Is Stress a Migraine Trigger?
The first component of effective Migraine disease management is the identification and management of triggers. Triggers are very individual. What's a trigger for one Migraineur isn't necessarily a trigger for all Migraineurs.
There is some controversy as to whether stress is an actual trigger. The International Headache Society has moved it from their list of triggers to their list of exacerbating factors on the premise that it doesn't by itself trigger Migraines but it does make us more susceptible to our triggers.
An analogy is the best way I know to explain it. When we're stressed, we're more likely to "catch a cold." It's not stress that causes the cold; it's the cold virus. The stress just made us more vulnerable to the virus.
Many believe that stress and migraine have the same kind of relationship. Stress doesn't actually trigger a migraine, but makes us more susceptible to our triggers.
So, what does it matter if stress is an actual trigger or an exacerbating factor that makes us more susceptible to our triggers? It matters because if we accept stress as a trigger, we may not fully embrace that first component of effective Migraine management -- the identification and management of triggers. If we accept stress as a trigger, we stop looking for other triggers we may be encountering during stressful situations. We may well do ourselves a great disservice if we accept stress as a trigger rather than looking for triggers in how we react to stress, triggers that might be avoidable and manageable.
I'll use myself as an example. It would be easy for me to assume stress is a trigger because I tend to be more likely to develop a Migraine during periods of stress. But, when I kept a detailed Migraine diary, I discovered these triggers that I tend to encounter at such times:
not drinking enough water
clenching my teeth
too little sleep or disrupted sleep
When considering stress and its role in Migraines, we need to look at the different kinds of stress as well. We usually think of the negative mental or emotional stress, but there are other kinds as well. The negative stress is more accurately called "distress." There's stress in good situations as well - new jobs, getting married, the birth of a child, a great date. That's called "eustress."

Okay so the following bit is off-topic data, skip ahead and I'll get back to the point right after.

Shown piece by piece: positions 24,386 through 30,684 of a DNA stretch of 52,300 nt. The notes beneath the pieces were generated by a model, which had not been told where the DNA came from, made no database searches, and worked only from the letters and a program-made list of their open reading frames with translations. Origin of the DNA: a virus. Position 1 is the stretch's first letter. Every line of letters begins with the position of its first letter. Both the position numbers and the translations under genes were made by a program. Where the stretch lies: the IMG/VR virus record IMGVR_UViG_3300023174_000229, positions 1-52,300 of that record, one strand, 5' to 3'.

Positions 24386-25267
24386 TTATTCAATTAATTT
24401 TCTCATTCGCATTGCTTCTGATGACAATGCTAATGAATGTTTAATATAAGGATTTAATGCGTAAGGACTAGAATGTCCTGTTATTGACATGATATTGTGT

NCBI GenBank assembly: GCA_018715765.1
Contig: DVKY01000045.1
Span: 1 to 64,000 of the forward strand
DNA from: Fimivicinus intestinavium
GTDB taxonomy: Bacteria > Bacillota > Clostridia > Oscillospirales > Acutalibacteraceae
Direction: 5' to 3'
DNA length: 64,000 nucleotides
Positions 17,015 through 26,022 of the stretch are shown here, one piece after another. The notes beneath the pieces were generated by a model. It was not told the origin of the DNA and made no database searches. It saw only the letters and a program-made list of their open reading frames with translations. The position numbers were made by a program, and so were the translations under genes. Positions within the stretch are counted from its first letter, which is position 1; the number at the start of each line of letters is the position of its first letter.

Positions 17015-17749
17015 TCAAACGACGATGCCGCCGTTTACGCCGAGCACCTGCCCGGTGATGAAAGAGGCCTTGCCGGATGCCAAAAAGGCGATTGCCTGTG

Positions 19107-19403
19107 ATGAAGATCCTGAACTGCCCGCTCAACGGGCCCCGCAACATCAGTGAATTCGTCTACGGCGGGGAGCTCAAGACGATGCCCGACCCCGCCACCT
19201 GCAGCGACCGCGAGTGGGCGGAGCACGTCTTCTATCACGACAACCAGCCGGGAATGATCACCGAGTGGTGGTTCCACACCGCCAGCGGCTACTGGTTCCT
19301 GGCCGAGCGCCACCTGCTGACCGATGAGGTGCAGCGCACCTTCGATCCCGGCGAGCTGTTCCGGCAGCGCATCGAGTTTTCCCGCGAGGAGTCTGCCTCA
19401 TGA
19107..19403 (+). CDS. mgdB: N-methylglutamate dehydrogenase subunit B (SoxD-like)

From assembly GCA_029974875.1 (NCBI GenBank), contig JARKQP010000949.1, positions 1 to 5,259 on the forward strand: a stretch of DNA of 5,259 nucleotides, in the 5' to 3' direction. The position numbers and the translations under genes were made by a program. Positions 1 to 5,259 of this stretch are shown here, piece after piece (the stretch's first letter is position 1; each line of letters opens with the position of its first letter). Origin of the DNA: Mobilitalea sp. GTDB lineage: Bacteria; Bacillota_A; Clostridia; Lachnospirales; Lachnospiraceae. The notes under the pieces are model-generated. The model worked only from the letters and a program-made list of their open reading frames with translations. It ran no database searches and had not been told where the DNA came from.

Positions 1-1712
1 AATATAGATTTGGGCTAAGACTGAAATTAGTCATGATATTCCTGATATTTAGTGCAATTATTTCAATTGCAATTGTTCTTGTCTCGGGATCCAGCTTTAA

We need also to consider not only emotional stress, but physical as well. We may not feel stressed when, in fact, our bodies are stressed, and when our bodies are stressed, we're more susceptible to our triggers. Ever wonder why we seem to have more Migraines when we're ill? We have a cold or the flu, and to add insult to injury, we get a nasty Migraine on top of everything else. It's because the stress on our bodies make us more susceptible to our triggers. Things that might not be enough to trigger a Migraine when we're well can be strong enough when our bodies are stressed.
What's the bottom line here? In a way, it doesn't really matter if stress is a trigger or an exacerbating factor. It doesn't matter until you stop to consider that if we accept it as a trigger and don't look for other triggers, we may lose the opportunity to avoid some Migraines.
Remember the triggers I discovered in stressful situations? Knowing those has helped me avoid many Migraine attacks. If you think stress is a Migraine trigger for you, I encourage you to keep a good Migraine diary and look for other, possibly avoidable triggers that you may not have noticed before in stressful times. We owe ourselves that much - to be kind to ourselves and avoid as many Migraines as possible.
Coping with severe headaches and Migraine disease for over 40 years has brought me to the realization that learning about Migraine disease and headaches can allow us to work with our doctors as treatment partners to gain control over headaches and Migraines rather than them controlling us. Please join us at MyMigraineConnection.com for information and support or for a transcript of this podcast. From MyMigraineConnection.com and the HealthCentral Network, this is Teri Robert reminding you that you can indeed live well, even with Migraine disease and headaches.
© Teri Robert, 2007